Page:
One date for the site capture but different capture dates as you drill through "pages"

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    Karl-Rainer Blumenthal

    Hi, Rachel! In this case you have links off of the archived landing page for this seed that were not captured when it was originally crawled in May 2010, but that were captured during subsequent crawls, for instance starting in December 2011. When you follow a link in Wayback from one archived page to another, it defaults to showing you the most temporally proximal capture of the latter. This is especially important for replay because even a single crawl can run for multiple days and therefore link pages that were archived on different dates. In either case this is preferable to the “Not in Archive” message when that latter capture exists somewhere in the archive because it would be misleading to say that the page wasn’t archived—it was, but just not necessarily on the same date as the source page.

    Depending upon your researcher, their level of familiarity with web archives, the kinds of analysis that they intend to perform, etc., there should still be a way for them to look at only the captures that were made up to a specified date/time in your archive. Either here or directly, is there anything more you can tell me specifically about their intent?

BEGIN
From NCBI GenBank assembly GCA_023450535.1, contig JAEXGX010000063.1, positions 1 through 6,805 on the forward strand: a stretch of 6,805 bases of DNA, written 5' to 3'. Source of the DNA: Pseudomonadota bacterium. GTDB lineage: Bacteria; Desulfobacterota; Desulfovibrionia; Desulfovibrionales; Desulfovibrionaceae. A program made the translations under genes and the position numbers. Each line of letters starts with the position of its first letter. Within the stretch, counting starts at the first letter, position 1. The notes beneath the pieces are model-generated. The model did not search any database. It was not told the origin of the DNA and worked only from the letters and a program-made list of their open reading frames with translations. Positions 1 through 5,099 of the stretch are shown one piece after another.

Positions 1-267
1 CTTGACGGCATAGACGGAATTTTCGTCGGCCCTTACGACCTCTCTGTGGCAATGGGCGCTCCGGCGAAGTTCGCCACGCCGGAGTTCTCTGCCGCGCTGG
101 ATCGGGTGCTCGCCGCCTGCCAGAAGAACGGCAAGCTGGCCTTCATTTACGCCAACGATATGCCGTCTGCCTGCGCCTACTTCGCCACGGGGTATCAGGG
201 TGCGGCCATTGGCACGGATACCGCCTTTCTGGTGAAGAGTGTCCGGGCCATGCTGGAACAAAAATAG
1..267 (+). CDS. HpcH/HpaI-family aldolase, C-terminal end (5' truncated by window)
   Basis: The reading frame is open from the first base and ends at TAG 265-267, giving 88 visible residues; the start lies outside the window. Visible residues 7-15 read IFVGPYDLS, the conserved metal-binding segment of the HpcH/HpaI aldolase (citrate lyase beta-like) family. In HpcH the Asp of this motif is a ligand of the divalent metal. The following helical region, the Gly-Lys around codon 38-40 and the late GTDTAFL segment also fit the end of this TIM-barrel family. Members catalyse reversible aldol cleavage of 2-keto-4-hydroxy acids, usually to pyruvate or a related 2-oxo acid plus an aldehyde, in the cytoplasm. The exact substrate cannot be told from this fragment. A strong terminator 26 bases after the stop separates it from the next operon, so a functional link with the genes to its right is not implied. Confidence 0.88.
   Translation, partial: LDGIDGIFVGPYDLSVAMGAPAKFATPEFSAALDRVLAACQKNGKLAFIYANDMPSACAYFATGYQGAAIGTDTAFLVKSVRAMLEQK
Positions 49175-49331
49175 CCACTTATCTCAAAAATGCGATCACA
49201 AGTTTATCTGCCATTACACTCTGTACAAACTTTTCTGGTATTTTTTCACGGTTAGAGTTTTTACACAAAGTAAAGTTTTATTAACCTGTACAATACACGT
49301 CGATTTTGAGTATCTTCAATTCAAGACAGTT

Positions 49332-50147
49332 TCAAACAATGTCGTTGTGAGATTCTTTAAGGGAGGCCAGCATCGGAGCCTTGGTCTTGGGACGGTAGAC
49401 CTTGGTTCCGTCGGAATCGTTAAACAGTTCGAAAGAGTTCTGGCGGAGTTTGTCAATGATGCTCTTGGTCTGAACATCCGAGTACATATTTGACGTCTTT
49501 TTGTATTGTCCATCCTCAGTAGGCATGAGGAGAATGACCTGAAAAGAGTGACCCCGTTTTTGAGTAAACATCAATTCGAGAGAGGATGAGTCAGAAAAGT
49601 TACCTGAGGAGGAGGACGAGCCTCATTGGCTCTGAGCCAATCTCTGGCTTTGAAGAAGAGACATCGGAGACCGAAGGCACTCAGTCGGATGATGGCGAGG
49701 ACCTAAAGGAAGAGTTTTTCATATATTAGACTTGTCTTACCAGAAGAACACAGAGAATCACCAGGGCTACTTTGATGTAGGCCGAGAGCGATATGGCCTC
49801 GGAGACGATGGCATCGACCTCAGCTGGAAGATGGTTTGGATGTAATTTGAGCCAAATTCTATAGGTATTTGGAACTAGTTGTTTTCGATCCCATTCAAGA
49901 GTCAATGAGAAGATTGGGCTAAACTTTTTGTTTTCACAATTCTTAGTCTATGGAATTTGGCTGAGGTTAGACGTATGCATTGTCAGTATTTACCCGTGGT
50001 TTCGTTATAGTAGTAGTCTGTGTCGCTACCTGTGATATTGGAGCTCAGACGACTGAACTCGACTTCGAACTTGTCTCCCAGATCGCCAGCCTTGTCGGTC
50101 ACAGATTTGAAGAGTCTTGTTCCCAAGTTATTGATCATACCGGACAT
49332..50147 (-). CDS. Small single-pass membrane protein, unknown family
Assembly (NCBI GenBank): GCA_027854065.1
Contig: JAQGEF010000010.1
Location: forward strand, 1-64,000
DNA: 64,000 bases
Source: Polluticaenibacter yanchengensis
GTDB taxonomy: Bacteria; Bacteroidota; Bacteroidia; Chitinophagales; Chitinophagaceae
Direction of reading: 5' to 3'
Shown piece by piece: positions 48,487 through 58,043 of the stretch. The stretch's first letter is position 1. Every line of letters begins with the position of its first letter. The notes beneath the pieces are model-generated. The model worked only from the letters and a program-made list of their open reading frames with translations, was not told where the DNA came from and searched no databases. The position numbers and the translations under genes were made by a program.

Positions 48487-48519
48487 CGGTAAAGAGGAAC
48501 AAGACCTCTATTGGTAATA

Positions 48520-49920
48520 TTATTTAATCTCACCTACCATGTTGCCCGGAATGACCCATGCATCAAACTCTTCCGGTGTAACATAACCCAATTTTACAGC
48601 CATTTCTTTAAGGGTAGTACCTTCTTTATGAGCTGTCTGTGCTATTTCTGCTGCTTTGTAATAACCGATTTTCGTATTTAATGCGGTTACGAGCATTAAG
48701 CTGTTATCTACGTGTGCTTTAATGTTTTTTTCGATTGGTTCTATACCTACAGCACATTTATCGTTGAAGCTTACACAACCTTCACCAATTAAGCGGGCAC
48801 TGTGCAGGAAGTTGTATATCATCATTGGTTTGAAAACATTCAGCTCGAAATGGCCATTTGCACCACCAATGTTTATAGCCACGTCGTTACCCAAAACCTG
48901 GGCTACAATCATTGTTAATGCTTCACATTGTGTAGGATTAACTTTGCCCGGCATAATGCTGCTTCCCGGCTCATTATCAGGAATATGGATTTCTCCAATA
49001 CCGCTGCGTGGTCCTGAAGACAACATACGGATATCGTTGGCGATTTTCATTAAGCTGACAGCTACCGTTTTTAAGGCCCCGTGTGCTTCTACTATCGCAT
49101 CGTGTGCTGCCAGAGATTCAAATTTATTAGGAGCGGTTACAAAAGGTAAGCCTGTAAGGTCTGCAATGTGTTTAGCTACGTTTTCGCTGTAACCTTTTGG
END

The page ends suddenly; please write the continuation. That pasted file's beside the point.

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    Rachel Taketa

    Thanks Karl!  I appreciate you clearing up the dates in the preserved website and how it affects replay.  I agree, filling in the page with one from a close date is preferable to nothing and I think the only time that poses a problem for our researchers is when they are coding websites for a specific study and need to be able to say without certainty that perhaps an ad campaign had this slant within this period of time or something like "on a specific date, this particular e-cig advocacy site claimed that the side stream smoke was only water vapor"  and when they link to that particular seed in their paper, they don't want jumps in dates within the preserved site since that may make their statement look less credible.  I don't think that's a problem so much with dates that are only off by a few days or a month but they did look at one site where part of the site was from a different year (my example above) and that was disconcerting. I have noticed that this filling in of pages happens less frequently as I look at the more current captures and I think that might be due to better crawling?  Anyway, mostly I just wanted to get a good clear explanation as to why this occurs so I could relay it back to the researchers and they now know to look for date changes in the banner when they click through.  

    Thanks again Karl!

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